Tidbit: Social Media’s Role in Small Business

Social media is VERY important to Small Business, but some Small Business owners just don’t have the time or extra mental space to handle it.  Here are some reasons why you should make time, and how to manage it so you don’t go crazy.

You asked for more bloopers, and we didn’t have to try hard.

 

Transcript:

Veronica:  Hi, I’m Veronica, Founder and Creative Director at Green Cup Design.

Jason:  Hi, I’m Jason Schemmel, the Social Media Director at Green Cup Design.

V:  So we’re here to talk a little about why Social Media is so important to Small Businesses, and how it’s useful.  So why is Social Media important to Small Businesses?

J:  It’s very important for small businesses because it’s an online platform that gives them direct connection to at lot of consumers, customers, and potential clients.  What’s really great about it is that it gives the consumers and potential clients pretty much free access to all of their resources, things they’re talking about with hash tagging, articles, and blogs, that sort of thing.  It’s also direct contact, too, whether it be via Twitter or direct messaging, through connection with Facebook as well, it’s a great tool to get directly in touch without having to jump through all the hoops, to wait on the phone for lord knows how long.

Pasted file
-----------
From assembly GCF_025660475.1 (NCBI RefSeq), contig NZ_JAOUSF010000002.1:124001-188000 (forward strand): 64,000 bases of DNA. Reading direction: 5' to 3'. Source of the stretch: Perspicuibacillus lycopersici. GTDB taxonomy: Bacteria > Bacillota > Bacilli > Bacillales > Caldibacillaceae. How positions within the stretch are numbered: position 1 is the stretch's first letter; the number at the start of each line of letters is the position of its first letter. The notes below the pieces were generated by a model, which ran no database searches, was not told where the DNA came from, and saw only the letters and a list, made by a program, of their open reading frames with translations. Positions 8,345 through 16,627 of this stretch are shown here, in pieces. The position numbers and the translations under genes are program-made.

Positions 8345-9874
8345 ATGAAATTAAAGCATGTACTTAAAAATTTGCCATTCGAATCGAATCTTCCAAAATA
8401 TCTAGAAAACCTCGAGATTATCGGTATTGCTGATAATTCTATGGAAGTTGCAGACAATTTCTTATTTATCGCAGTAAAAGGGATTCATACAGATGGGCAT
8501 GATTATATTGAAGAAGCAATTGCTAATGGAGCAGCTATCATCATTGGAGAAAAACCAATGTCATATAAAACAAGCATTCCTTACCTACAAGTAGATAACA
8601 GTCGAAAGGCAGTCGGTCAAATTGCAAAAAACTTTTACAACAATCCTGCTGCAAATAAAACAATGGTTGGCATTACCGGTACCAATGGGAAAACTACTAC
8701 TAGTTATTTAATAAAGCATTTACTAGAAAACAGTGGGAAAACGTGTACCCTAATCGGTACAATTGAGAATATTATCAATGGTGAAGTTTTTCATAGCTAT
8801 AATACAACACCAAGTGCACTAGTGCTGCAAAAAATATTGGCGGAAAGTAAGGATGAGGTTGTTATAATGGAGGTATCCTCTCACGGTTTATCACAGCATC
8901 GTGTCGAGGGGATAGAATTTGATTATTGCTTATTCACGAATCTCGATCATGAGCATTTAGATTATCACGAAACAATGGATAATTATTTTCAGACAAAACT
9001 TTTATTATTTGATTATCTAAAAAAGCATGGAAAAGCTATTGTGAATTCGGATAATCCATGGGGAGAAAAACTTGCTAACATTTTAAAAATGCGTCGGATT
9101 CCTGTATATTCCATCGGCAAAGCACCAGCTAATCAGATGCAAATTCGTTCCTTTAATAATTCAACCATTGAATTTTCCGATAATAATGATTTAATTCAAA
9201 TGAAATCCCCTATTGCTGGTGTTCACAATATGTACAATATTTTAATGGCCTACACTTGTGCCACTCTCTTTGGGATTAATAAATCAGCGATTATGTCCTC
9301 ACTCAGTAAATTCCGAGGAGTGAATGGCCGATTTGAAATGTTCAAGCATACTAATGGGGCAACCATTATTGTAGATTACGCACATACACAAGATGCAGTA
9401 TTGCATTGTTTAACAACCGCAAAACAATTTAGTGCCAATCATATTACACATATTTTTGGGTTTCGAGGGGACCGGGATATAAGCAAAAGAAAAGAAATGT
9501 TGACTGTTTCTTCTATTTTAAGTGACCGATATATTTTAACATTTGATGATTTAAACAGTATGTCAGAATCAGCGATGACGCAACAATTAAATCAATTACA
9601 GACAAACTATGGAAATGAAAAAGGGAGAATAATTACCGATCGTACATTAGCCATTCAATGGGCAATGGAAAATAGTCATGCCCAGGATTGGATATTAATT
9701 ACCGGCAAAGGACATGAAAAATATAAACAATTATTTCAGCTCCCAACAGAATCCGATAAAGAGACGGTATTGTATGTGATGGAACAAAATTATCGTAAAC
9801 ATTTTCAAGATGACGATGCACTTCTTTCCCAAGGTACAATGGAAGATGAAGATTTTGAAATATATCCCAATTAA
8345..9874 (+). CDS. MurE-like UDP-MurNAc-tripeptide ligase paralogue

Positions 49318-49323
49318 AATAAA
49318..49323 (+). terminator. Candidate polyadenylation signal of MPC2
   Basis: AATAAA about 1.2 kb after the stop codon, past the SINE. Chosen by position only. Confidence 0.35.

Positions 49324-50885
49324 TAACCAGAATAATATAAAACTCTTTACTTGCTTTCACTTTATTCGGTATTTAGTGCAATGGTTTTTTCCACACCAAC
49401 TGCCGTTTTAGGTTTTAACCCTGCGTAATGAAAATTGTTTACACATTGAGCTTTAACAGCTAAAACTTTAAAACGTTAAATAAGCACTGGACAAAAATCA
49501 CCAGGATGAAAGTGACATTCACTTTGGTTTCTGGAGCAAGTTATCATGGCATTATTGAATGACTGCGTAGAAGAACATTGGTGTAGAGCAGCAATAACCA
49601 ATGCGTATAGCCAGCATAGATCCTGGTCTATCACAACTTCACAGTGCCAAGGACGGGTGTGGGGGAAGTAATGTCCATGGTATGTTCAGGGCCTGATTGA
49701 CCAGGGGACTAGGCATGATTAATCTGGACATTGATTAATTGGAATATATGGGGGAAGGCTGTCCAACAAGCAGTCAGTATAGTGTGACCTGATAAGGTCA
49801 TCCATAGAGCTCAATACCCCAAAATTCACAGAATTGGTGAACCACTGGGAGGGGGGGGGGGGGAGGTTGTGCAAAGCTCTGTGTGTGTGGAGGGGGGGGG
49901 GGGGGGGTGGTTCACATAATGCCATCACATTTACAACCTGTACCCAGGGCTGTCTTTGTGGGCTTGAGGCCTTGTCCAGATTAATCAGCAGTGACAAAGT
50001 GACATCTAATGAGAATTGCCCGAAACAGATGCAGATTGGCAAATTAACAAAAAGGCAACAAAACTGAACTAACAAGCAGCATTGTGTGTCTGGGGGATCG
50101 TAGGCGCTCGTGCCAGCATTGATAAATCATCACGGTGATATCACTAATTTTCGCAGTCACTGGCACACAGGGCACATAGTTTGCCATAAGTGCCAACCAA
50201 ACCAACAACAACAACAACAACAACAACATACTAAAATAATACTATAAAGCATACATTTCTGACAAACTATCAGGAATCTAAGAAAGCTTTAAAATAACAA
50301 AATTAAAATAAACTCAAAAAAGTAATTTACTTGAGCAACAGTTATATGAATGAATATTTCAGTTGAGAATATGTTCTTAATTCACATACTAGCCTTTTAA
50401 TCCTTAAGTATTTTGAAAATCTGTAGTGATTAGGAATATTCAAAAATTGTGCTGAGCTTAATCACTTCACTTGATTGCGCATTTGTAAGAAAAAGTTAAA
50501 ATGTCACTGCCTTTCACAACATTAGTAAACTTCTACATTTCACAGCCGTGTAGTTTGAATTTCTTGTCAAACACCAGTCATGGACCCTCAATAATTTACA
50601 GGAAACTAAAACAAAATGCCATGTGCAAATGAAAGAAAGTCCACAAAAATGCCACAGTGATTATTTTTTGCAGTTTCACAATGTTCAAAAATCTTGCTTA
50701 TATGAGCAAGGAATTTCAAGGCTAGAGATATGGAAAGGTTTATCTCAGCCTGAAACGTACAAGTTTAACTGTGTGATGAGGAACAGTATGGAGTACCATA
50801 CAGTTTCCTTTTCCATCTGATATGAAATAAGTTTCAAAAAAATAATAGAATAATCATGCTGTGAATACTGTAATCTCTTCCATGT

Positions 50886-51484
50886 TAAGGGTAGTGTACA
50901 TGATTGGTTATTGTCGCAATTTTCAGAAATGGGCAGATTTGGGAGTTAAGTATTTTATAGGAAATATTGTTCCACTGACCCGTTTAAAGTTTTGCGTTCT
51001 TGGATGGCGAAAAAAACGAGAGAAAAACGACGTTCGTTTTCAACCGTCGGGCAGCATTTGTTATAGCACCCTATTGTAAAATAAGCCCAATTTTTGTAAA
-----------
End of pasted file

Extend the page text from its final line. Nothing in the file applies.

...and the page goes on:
V:  Right, it’s definitely a good entry point for customer service.  So how does Social Media give a Small Business an authority voice?

J:  The best way it gives them an authoritative voice is through consistent and constant posting about specific keywords about topics relative to their industry, or the voice of the business you would like to have.  The best way to do that is through hash tagging, specific keywords that they want to start touching on, if they’re in a specific industry you’d want to start sharing articles or creating articles, and by doing this you’re pretty much showing the entire internet and all of your audience that you know what you’re talking about.  That you’re a trusted resource, and over time they’re going to start seeing you as an expert.  They’re going to be like, “Oh, well this company talked about this that and the other things so they must really know their stuff.”  So even if I come across someone else that has that particular issue, I’ll say ‘you need to check out this company, they’ve been talking about it for a long time’.

V:  Social Media can be very time consuming, for Small Business owners.  So what can they do to still get into the Social Media game, but not spend their valuable time on it every day?